Katowice is the largest city in Upper Silesia and Poland's main industrial centre. A rich cultural life with theatres, the Silesian Museum and Philharmonic Orchestras and the famous Spodek concert hall caters for a population of about 320,000 in the city itself and over 2.1 million if the surrounding cities of the Upper-Silesian Metropolitan Union are taken into account.

Located in the very middle of Silesia on the banks of the river Rawa, Katowice's mix of modern and historical architecture, easy access to the Beskids and other Silesian cities makes it a top visitor destination.

Spodek by night


Map of Katowice

The city is at the intersection of major road and rail routes connecting Poland to the rest of Europe in all directions, with Katowice International Airport in nearby Pyrzowice. Until recently, the dominant economic sectors in the Katowice region were mining, steel, electrical machinery, electronics, and chemicals. Due to economic changes in Poland, this situation is changing, and heavy industry has given way to commerce and services.


The origins of Katowice go back to 1397 when the settlement of Kuźnica was founded. Katowice was first mentioned as a village in the middle of dense forests in 1598. In the 18th century numerous work colonies sprang up here and around 1769-70 the Duke of Pless established an underground coal mine. The next industrial sites were the Hohenlohe steelworks in the village of Wełnowiec, founded in 1805, the Baildon steelworks in 1828 (named after their founder, a Scotsman), and the Wilhelmina zinc works in 1834.

In 1873 Katowice achieved the status of county town. In 1897 Katowice was formed into a separate urban district, which also included the suburban municipalities of Bogucice - Zawodzie, Dąb, Wełnowiec and Załęże.

In 1889 one of the largest companies in Upper Silesia, the Kattowitzer Aktien-Gesellschaft, was set up with its headquarters in Katowice. As a result, major insurance companies and large-cap banks were attracted to the city. During the First World War, the steel industry continued to develop at a frenetic pace. Rail connections were also developed.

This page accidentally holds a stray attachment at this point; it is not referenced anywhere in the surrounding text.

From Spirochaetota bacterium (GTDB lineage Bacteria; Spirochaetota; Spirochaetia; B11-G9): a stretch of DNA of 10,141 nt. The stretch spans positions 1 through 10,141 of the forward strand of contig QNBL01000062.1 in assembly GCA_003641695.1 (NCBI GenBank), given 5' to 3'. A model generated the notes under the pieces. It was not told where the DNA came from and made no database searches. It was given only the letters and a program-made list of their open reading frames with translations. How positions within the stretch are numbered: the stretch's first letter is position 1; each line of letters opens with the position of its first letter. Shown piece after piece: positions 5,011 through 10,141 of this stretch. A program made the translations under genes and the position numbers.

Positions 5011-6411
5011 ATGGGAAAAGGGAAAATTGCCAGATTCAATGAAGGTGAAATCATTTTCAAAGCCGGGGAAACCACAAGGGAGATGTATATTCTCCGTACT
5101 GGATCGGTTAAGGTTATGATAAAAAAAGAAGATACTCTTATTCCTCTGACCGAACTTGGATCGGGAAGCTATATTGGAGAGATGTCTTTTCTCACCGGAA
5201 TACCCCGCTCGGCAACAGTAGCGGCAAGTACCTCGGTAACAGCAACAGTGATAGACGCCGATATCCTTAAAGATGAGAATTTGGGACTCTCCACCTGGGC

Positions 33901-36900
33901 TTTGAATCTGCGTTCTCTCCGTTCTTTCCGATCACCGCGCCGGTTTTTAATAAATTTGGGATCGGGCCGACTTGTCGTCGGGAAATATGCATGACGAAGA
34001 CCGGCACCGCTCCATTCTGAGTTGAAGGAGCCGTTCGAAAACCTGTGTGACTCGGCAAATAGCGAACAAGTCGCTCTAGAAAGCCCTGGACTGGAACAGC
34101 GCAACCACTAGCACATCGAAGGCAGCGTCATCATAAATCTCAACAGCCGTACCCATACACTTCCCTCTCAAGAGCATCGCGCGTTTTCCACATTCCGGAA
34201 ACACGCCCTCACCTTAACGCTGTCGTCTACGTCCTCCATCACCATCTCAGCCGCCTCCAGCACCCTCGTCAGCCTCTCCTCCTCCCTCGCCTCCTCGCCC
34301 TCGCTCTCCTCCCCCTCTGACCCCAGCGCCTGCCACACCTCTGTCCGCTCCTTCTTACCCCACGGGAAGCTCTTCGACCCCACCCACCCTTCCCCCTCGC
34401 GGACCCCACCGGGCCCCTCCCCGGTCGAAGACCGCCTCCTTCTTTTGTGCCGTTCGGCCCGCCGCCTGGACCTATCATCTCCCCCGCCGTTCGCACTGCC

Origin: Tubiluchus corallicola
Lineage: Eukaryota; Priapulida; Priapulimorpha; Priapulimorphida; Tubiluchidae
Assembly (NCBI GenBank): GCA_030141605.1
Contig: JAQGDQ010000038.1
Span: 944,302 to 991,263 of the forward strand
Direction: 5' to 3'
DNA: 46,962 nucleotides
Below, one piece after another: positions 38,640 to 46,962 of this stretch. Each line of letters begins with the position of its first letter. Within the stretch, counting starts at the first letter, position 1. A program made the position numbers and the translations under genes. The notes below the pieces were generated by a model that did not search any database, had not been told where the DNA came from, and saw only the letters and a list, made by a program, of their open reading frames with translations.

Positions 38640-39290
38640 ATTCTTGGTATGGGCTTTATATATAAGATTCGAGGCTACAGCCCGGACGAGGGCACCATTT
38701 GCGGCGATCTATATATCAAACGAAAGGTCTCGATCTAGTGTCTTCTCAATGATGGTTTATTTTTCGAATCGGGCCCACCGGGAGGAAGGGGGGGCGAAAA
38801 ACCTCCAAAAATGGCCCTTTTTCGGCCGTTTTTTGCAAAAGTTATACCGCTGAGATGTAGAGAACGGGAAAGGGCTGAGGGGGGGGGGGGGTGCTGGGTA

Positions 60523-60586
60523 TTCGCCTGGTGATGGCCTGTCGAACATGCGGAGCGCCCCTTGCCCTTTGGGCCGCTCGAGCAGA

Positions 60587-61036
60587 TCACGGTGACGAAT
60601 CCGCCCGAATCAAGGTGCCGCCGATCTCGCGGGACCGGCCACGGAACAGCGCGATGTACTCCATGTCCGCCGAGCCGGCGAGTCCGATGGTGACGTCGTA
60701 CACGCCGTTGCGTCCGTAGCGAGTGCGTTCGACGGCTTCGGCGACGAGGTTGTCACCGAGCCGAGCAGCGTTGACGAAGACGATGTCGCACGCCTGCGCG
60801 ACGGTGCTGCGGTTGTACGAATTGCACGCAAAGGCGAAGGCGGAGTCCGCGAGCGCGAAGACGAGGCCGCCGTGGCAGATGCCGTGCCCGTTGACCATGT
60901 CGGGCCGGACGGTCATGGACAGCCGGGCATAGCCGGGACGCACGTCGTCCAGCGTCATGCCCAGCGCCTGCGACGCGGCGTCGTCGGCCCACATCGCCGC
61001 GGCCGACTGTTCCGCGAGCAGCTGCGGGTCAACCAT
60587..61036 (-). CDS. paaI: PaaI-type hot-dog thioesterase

After Third Silesian Uprising Polish Government had decided to give Silesia considerable Autonomy with Katowice as a capital and home of the Silesian Parliament. It was the time of city most intense growth (1922-1939).

In 1975 the neighbouring municipalities of Piotrowice, Ochojec, Panewniki, Kostuchna, Wełnowiec, Szopienice, Giszowiec, Dąbrówka Mała and Murcki were merged with Katowice. Construction works were still continuing in the city centre. The main communications artery (al. W. Korfantego) was widened, old industrial buildings to the west of this road were demolished. To the east the historic Tiele-Winckler Palace was also demolished. On the market place, old buildings were replaced by modern shops: "Zenit" and "Skarbek", and also the "Dom Prasy".

The construction of the Roundabout and the "Flying Saucer" (Spodek) Sports Hall (1962–71) had a significant impact. The Millennium Housing Estate on the border of Katowice and Chorzów, the Paderewski Estate to the east of the city, the Południe Estate covering the suburbs of Kostuchna, Piotrowice, Ligota, and the Roździeński Housing Estate should also be mentioned.

In first decades of 21st century Katowice is going through another development phase. New main train station is being built and several competitions regarding redevelopment of strategic spaces (like Rynek, al. Korfantego and area behind Spodek) finished and are awaiting construction.

Get in

By plane

The Katowice-Pyrzowice Airport (KTW) in Pyrzowice (34 km from Katowice) is an airport for both domestic and European flights. Operating airlines include:

Katowice Airport



Seasonal: Bourgas, Grenoble

There are shuttle buses from outside the terminal building to the city centre dropping off near main railway station. PKM Katowice, Matuszek.

Cheaper option is to take the local bus (85 or 53) and then change. You can use this website to check connections rozklady.kzkgop.pl . It will cost 8 zł (you need to buy two tickets, 4 zł each).